DGGI files case against Chennai-based firm following allegation that it had fraudulently availed input tax credit
The Madras High Court has held that bank accounts cannot be attached in matters related to GST violation if it is at the cost of doing business. “It is made clear that the attachment proceedings cannot be at the cost of right of provision under Article 19(1)(g) of the Constitution of India,” a single bench of Justice C Saravanan said, while disposing the matter of Chennai-based Marg Human Resources Private Limited.
As a part of the Right to Freedom, Article 19(1)(g) says, “All citizens shall have the right to practice any profession, or to carry on any occupation, trade or business.”
The petitioner approached the Court after Director General of GST Intelligence (DGGI) issued an order attaching three bank accounts pursuant to a search and investigation ordered against the said company. The allegation against the company was that it had fraudulently availed of input tax credit on fictitious invoices to discharge the GST liability.
The petitioner submitted that the attachment orders have completely strangled the business of the petitioner. It is submitted that the petitioner was employing about 15,000 employees with security guards who were deployed in various industrial units in and around Chennai and Karnataka. It was also said that apart from the ₹5.68 crore which have been appropriated so far against the projected demand of ₹21 crore, the petitioner has agreed to pay another sum of ₹1 crore, within a week.
Defending the action by the Tax Department, its counsel submitted that the petitioner has indulged in large scale fraud and therefore, the department was compelled to initiate proceedings under Section 67 (deals with inspection, search and seizure in case of violation) of the CGST Act, 2017. He emphasised that the law entitles the Department to order provisional attachment of any assets to protect the interest of the revenue. He also informed that the attachment orders merely freeze the power to debit the account and there is no restriction for receiving the amount.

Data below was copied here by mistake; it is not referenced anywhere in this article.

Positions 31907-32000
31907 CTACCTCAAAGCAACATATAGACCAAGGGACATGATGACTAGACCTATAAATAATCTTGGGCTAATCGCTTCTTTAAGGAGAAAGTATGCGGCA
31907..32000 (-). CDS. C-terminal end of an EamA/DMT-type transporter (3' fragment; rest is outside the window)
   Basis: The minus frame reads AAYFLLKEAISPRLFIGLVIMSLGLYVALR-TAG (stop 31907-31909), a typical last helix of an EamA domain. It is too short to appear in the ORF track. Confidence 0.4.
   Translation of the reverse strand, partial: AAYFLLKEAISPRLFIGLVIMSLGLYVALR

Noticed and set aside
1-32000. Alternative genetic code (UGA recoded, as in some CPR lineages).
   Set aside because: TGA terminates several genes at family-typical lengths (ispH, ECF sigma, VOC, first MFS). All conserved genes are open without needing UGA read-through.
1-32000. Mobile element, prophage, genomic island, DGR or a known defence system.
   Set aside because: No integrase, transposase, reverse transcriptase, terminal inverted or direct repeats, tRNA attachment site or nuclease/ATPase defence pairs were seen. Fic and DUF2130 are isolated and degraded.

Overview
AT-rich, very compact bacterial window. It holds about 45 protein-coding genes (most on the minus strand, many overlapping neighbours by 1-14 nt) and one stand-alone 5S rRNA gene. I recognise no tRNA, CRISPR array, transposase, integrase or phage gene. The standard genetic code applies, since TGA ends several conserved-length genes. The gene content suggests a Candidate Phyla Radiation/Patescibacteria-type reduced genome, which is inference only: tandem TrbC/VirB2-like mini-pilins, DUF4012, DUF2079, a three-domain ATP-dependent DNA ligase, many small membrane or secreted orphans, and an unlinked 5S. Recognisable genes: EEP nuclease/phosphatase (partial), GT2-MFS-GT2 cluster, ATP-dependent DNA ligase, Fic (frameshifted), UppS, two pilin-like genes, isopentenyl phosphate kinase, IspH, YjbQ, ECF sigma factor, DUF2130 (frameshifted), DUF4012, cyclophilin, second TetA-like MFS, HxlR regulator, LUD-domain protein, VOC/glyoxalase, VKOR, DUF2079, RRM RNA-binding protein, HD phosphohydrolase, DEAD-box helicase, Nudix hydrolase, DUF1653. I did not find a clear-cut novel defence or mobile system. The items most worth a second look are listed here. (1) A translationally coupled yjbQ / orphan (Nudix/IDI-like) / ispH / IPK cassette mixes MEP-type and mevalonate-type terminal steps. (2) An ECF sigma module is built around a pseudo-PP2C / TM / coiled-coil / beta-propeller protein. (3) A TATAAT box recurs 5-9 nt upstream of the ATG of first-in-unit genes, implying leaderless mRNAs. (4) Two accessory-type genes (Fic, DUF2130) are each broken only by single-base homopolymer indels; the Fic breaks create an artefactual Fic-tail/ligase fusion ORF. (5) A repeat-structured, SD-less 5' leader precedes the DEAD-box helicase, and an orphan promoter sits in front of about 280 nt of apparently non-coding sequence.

‘No prejudice to petitioner’
The counsel said that for the last few months, the customers/clients of the petitioner company have directly paid the salaries/wages to the employees including the amount due under the Provident Funds Act and therefore the “continuance of the impugned attachment orders will be of no prejudice to the petitioner.” Tax Department also said that the Directors of the company breached the bail order. After going through all the arguments, the bench noted that nearly 27 per cent of proposed/estimated tax due has already been discharged.
“After all, there is a mechanism provided under the Act for proper adjudication of the tax due and determination under Sections 73 and 74. Therefore, there is no meaning in attaching the bank accounts further,” the Bench said, while asking the I-T Department to complete the investigation and issue appropriate show cause notice.